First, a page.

December 8, 2016

Trump’s Asia Advisors Want to Scrap “Three Communiques” With China

UCS Blog Series Discusses Presidential Transition and China

WASHINGTON (December 8, 2016)—Two Asia experts advising the Trump transition team, Randy Schriver and Dan Blumenthal, suggested the president-elect should scrap a set of official diplomatic agreements with China known as the “three communiques” – a radical change that the Union of Concerned Scientists (UCS) said Congress and national security experts should know may be in the offing. 

Both men are being considered for senior positions in the Trump administration. 

“This latest development strongly suggests President-elect Trump intends to bring the Nixon-Kissinger Era in U.S.-China Relations to a close,” said Gregory Kulacki, China project manager with the Global Security Program at UCS. “It also indicates Trump’s telephone call to Taiwanese leader Tsai Ing-wen was more than just a courtesy call.”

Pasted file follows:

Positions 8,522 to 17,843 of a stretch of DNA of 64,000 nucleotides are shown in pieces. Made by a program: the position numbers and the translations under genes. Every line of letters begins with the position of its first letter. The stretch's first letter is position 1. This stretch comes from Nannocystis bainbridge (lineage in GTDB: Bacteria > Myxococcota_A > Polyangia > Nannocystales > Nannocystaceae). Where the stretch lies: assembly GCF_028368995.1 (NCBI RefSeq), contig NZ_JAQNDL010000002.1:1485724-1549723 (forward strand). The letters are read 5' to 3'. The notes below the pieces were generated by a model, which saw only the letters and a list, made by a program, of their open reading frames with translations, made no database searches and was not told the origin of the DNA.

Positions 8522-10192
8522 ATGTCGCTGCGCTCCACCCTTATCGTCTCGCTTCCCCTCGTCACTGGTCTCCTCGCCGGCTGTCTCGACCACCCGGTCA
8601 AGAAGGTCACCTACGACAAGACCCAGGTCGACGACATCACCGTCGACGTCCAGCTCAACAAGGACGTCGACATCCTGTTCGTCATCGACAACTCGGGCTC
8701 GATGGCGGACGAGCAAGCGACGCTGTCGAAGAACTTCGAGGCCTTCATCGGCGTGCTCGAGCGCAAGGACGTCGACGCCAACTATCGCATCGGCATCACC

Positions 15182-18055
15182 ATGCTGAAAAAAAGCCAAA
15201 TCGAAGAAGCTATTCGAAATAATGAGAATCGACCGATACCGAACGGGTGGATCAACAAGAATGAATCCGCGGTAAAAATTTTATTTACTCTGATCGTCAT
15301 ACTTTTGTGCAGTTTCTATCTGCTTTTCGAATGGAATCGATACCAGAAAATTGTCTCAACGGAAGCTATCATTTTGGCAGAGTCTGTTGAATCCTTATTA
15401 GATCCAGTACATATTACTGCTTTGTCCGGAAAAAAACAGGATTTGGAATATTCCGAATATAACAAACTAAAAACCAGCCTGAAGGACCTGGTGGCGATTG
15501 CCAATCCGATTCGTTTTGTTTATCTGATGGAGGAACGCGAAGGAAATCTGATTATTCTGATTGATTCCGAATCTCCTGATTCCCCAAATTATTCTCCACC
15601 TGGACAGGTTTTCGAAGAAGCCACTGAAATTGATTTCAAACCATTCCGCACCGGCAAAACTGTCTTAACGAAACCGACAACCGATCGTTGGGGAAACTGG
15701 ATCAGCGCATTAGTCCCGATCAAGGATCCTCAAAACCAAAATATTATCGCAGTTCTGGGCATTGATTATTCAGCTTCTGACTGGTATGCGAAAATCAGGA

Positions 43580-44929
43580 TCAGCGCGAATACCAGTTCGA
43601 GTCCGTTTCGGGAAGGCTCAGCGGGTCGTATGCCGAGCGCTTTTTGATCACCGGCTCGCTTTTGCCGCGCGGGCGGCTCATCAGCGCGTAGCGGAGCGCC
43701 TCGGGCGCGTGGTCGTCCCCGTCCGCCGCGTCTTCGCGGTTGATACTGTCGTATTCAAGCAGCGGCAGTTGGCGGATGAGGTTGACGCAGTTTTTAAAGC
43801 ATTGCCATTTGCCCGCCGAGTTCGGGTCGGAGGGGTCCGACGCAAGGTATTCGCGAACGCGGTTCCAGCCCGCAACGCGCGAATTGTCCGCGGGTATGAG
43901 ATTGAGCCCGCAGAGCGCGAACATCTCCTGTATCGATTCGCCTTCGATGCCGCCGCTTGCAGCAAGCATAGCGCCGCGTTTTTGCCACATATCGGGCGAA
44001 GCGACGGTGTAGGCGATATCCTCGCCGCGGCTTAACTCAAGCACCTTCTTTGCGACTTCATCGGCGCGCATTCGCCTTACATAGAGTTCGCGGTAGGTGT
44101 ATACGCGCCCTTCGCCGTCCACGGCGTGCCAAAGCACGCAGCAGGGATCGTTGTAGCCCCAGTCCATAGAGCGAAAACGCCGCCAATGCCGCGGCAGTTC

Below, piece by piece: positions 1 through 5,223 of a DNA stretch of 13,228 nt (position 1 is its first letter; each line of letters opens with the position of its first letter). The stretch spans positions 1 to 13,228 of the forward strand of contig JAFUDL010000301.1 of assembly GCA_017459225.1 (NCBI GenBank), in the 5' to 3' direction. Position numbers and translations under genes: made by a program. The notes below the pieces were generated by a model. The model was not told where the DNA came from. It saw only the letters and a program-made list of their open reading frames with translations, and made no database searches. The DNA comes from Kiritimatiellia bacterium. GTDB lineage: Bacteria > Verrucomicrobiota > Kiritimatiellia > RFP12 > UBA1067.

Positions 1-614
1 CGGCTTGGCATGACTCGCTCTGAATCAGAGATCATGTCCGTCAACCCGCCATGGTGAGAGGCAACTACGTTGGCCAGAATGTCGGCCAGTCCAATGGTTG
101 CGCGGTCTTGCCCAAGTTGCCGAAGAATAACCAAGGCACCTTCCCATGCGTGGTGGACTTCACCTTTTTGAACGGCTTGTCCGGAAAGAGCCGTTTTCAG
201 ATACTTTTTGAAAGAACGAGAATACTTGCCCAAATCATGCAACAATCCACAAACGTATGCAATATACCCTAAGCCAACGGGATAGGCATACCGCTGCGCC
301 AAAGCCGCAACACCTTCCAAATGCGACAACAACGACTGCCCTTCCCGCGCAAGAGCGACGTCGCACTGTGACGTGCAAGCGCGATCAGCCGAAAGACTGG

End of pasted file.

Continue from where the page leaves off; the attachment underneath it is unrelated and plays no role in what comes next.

The “three communiques” are a set of formal statements jointly issued by the United States and the People's Republic of China (PRC). The first communique, known as the Shanghai Communique, was issued in February of 1972 during President Richard Nixon's historic trip to China. The second communique, the Joint Communique on the Establishment of Diplomatic Relations, became effective on January 1, 1979. The third communique, the Joint Communique on Arms Sales to Taiwan, was issued on August 17, 1982. 

“These three agreements are the foundation of contemporary U.S.-China relations,” said Kulacki. “They define the legal parameters of the relationship, most importantly U.S. and PRC relations with Taiwan.” 

In a blog series, Kulacki outlines the changes to U.S. China policy that are taking shape during the presidential transition under the direction of a new team of Asia experts who believe the United States needs a radical break with the past. 

“The changes that are being discussed will introduce an enormous amount of uncertainty about U.S. intentions in Asia,” said Kulacki. “Given the importance of the U.S.-China relationship, and the potential consequences of a unilateral abrogation of official diplomatic agreements that have defined that relationship for decades, Congress needs to exercise due diligence.”